For anyone who's been into so-called boomer shooters (FPS's we used to call them), I suspect that Warhammer 40,000: Boltgun was among the most anticipated games of this year. There may be dozens of Warhammer games released every year, but there are very few that they are actually worthwhile. On the contrary, Boltgun, from the time it was first announced, has shown that it could easily compete with the top titles in the genre, such as Dusk, Prodeus or Ion Fury, all of which, it should be noted, are aimed at a specific audience willing to look past early 90's era VGA graphics and focus on gameplay.

Hello, sunshine.

A gameplay that's modelled on the original, all-time-classic, Doom and if you were lucky enough to play it in its prime, you know very well what to expect from Boltgun. An FPS that involves a standard story, giving our Space Marine an excuse to slaughter everything that moves, including of course Chaos Marines and daemons of Chaos. Those who are familiar with the lore will certainly feel a bit more familiar than someone who hasn't been involved in at all, however that doesn't mean that not everyone can enjoy the title equally.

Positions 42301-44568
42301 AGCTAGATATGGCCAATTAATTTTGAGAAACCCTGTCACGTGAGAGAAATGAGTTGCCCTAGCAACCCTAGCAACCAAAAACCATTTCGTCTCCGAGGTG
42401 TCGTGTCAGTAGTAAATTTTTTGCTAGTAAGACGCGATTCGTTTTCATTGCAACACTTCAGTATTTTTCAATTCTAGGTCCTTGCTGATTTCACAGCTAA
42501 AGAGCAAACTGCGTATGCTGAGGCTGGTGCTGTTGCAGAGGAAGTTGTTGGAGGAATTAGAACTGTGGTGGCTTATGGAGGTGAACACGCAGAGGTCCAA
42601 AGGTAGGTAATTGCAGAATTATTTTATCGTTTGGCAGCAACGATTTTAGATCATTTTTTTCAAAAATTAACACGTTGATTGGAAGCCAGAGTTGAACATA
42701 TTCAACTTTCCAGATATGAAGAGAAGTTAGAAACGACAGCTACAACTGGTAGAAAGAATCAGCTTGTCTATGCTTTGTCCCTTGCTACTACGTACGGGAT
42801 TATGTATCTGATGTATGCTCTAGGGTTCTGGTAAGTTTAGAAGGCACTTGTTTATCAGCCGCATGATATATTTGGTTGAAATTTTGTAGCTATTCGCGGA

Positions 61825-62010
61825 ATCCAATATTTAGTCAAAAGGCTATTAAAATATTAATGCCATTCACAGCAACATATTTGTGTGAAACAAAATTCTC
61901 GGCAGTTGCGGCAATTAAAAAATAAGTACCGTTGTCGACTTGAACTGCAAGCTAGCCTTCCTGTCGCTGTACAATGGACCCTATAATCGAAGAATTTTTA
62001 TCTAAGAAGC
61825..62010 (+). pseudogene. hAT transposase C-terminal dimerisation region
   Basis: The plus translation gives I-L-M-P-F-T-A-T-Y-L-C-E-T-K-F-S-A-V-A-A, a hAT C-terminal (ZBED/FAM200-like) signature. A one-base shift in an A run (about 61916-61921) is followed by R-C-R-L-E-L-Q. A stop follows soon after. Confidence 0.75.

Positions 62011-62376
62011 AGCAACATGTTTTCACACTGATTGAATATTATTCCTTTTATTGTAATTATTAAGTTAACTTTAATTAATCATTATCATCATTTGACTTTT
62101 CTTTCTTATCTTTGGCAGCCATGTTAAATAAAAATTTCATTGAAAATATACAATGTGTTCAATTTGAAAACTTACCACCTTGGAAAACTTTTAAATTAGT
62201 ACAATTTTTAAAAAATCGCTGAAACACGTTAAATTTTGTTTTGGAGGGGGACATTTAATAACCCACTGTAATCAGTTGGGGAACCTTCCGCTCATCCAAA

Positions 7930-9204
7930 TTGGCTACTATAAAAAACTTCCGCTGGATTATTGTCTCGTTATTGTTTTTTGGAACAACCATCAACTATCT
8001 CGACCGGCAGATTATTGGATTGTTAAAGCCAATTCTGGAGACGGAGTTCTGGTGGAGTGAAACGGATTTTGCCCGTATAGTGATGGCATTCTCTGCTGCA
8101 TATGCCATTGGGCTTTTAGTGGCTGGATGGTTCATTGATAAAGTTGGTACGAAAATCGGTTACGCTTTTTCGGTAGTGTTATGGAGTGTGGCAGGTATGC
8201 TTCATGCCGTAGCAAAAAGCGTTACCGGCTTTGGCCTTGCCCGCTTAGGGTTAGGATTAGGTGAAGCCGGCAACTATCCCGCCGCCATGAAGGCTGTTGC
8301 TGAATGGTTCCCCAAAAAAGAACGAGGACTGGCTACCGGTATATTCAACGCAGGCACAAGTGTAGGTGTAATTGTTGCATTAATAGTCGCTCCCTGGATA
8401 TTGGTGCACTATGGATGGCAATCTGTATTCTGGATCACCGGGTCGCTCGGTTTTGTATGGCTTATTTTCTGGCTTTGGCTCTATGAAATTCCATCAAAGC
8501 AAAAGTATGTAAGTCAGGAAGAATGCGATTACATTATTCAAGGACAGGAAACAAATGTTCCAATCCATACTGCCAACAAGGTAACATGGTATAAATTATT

So this is an adrenaline-fuelled FPS that focuses purely on the fast-paced action and the challenge of having dozens of opponents in the same arena at the same time. For the most part, Boltgun features relatively linear maps, which on the one hand are a far cry from the labyrinthine constructs of its inspirer, and on the other hand are not limited to a series of sequential, claustrophobic corridors. There are plenty of cleverly hidden passages to search for, besides, after the completion of each mission a message appears about how many secrets were discovered, and it almost never leaves the player idle. There will always be an enemy, smaller or bigger, lurking around the next corner, while there are not a few times when we are called upon to... purge all the heretics, in a frenetic situation reminiscent of the epic battles we experienced in the unforgettable Doom Eternal.